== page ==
Reddit’s CEO and co-founder Steve Huffman reportedly called TikTok “fundamentally parasitic” and “spyware” at a recent event. The comments were shared at a panel discussion between Huffman, former Facebook VP of Product Sam Lessin, and former public policy executive Elliot Schrange. The panel took place at Social 2030, a one-day social media conference for Silicon Valley entrepreneurs and investors.
Huffman brought up his concerns over the app after another panelist said Silicon Valley startups could learn something from TikTok’s success.
“Maybe I’m going to regret this,” he said, “but I can’t even get to that level of thinking with them.”
Huffman’s concerns have been echoed by many — U.S. government officials have called it a “threat to national security” — but they’re mostly unfounded.
These concerns are deep-rooted in fear of China — About a year ago, Peterson Institute for International Economics published a report calling TikTok a national security threat. The report centers on privacy concerns in China, rather than on the mechanics of TikTok itself. Peterson essentially called the app a threat because of its growing popularity and because its parent company, ByteDance, is legally obligated to share any requested data with the Chinese government.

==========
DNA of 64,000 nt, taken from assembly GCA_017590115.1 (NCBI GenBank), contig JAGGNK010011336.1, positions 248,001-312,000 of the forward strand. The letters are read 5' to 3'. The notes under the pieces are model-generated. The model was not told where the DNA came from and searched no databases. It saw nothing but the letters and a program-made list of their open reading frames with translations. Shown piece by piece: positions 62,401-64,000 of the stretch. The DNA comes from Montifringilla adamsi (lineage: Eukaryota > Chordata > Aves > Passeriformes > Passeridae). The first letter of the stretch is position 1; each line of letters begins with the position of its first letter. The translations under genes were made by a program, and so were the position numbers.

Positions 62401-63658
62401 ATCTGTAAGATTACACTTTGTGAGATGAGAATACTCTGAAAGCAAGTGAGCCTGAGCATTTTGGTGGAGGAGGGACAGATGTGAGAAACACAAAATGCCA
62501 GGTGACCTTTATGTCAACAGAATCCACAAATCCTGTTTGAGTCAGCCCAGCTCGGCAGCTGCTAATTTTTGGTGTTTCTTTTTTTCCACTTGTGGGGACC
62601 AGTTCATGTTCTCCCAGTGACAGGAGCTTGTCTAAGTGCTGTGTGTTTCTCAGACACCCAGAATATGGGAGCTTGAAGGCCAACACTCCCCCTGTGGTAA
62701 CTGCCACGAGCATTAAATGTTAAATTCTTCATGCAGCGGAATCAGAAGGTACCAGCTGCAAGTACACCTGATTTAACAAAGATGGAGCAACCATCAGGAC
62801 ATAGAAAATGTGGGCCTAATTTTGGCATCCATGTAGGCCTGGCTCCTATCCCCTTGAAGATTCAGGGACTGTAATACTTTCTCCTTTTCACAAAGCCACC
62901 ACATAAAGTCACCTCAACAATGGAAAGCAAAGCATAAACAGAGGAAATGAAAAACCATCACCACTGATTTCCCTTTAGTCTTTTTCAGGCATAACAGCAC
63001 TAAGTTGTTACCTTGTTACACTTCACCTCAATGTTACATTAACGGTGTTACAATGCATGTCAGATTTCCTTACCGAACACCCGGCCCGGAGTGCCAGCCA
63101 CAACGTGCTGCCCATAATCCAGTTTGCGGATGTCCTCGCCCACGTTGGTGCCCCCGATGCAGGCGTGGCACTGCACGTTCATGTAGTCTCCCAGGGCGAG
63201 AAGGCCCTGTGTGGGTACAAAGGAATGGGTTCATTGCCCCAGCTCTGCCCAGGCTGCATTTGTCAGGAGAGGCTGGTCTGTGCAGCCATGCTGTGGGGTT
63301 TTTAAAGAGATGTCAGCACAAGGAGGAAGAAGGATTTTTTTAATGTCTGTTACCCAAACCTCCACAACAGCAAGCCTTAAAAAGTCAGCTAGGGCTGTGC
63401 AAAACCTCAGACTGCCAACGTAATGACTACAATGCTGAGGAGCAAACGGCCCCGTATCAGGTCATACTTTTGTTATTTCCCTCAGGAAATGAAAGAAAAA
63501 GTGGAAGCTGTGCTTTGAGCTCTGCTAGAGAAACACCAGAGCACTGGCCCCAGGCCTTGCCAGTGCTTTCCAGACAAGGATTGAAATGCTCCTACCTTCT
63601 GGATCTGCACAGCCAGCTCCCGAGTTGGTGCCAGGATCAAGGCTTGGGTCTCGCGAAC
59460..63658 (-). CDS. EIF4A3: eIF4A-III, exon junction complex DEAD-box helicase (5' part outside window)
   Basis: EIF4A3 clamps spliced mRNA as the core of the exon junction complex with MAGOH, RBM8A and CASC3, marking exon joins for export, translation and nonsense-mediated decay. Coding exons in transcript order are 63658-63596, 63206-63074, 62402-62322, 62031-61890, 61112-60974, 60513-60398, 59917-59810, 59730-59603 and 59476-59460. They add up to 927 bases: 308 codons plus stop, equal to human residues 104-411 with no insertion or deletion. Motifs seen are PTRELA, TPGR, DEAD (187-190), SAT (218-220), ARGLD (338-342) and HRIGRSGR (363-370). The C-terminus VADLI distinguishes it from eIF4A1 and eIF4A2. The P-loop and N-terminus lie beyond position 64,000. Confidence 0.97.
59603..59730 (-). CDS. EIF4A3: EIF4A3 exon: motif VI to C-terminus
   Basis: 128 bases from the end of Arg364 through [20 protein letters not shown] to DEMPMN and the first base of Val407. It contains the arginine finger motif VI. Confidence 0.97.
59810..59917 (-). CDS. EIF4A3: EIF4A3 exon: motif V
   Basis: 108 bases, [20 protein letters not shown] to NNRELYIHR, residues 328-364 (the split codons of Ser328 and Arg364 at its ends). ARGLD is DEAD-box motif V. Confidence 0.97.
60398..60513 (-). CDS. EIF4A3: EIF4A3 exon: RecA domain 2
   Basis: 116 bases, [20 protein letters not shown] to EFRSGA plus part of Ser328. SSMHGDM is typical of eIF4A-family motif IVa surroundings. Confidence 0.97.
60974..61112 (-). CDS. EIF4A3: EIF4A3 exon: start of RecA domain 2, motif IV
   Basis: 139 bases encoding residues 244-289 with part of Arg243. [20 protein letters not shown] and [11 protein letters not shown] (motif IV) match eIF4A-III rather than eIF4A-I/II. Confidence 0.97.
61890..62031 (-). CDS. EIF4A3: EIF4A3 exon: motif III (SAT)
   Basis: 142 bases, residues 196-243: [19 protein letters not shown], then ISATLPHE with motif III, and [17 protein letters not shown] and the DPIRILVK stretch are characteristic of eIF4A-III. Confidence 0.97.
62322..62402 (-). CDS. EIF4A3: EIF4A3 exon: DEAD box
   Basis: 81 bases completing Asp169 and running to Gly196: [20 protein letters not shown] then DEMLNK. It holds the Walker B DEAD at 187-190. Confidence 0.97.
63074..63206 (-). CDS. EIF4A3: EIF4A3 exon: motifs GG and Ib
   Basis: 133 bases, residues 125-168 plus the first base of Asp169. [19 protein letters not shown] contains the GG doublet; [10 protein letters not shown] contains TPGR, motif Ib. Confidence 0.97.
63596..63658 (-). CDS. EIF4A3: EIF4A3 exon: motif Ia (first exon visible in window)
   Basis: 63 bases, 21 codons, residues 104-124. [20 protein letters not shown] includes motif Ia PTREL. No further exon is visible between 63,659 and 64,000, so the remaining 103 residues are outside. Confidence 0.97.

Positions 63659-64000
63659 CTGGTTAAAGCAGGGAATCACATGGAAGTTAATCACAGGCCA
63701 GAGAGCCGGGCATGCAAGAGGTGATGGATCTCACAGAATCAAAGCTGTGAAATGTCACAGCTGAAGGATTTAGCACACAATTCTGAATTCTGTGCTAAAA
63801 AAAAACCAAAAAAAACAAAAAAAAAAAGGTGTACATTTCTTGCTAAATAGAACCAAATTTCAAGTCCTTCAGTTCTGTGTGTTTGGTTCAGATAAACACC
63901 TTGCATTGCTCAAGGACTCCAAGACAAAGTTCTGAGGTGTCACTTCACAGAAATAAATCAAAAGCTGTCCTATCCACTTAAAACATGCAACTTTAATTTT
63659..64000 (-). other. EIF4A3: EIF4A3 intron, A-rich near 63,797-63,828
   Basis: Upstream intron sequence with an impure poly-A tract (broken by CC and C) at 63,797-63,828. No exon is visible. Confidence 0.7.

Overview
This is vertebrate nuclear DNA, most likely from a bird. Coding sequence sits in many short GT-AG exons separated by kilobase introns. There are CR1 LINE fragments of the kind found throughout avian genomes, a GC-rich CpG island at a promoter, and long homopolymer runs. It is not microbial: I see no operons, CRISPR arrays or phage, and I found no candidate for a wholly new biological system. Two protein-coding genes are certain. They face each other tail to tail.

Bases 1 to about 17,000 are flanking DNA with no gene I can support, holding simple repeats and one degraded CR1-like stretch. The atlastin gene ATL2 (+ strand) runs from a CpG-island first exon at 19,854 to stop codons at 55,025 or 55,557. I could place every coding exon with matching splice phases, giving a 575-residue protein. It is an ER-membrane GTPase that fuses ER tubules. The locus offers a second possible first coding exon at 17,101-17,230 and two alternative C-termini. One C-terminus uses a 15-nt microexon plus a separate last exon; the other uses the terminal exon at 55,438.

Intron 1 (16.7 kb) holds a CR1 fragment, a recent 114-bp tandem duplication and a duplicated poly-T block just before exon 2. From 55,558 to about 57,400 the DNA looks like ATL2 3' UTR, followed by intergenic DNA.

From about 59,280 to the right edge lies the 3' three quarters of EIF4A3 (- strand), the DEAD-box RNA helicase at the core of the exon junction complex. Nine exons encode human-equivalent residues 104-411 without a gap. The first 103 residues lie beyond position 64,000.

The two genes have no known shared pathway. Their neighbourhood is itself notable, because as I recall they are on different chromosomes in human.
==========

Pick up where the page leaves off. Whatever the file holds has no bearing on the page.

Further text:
ByteDance has made it clear that none of its data is stored in China. But Peterson’s report was enough to pique the interest of the U.S. public.
At least two investigations are ongoing — At least three U.S. senators have requested for TikTok to be investigated on a national level. Senator Marco Rubio asked the Committee on Foreign Investment (CFI) to open an investigation in October; not long after, senators Chuck Schumer and Tom Cotton wrote a letter to the Director of National Intelligence asking for a security review as well. Both the CFI and U.S. Army Secretary Ryan McCarthy agreed to the requests and opened investigations.
But hard evidence is hard to come by — Neither of the ongoing investigations has released any results. High-level executives, such as Reddit’s Huffman and Facebook COO Sheryl Sandberg are willing to publicly condemn TikTok a threat, but none have brought hard evidence to the table to back up their claims. Instead, abstract “security concerns” are cited and re-cited — and they’re beginning to come off more as alarmist than realistic.
Steve Huffman could be right. Maybe TikTok will turn out to be a real security threat to the United States. But as of right now, there’s no real evidence to back up these claims. Executives’ words are powerful, and they would do well to wait for hard evidence before using such alarmist language.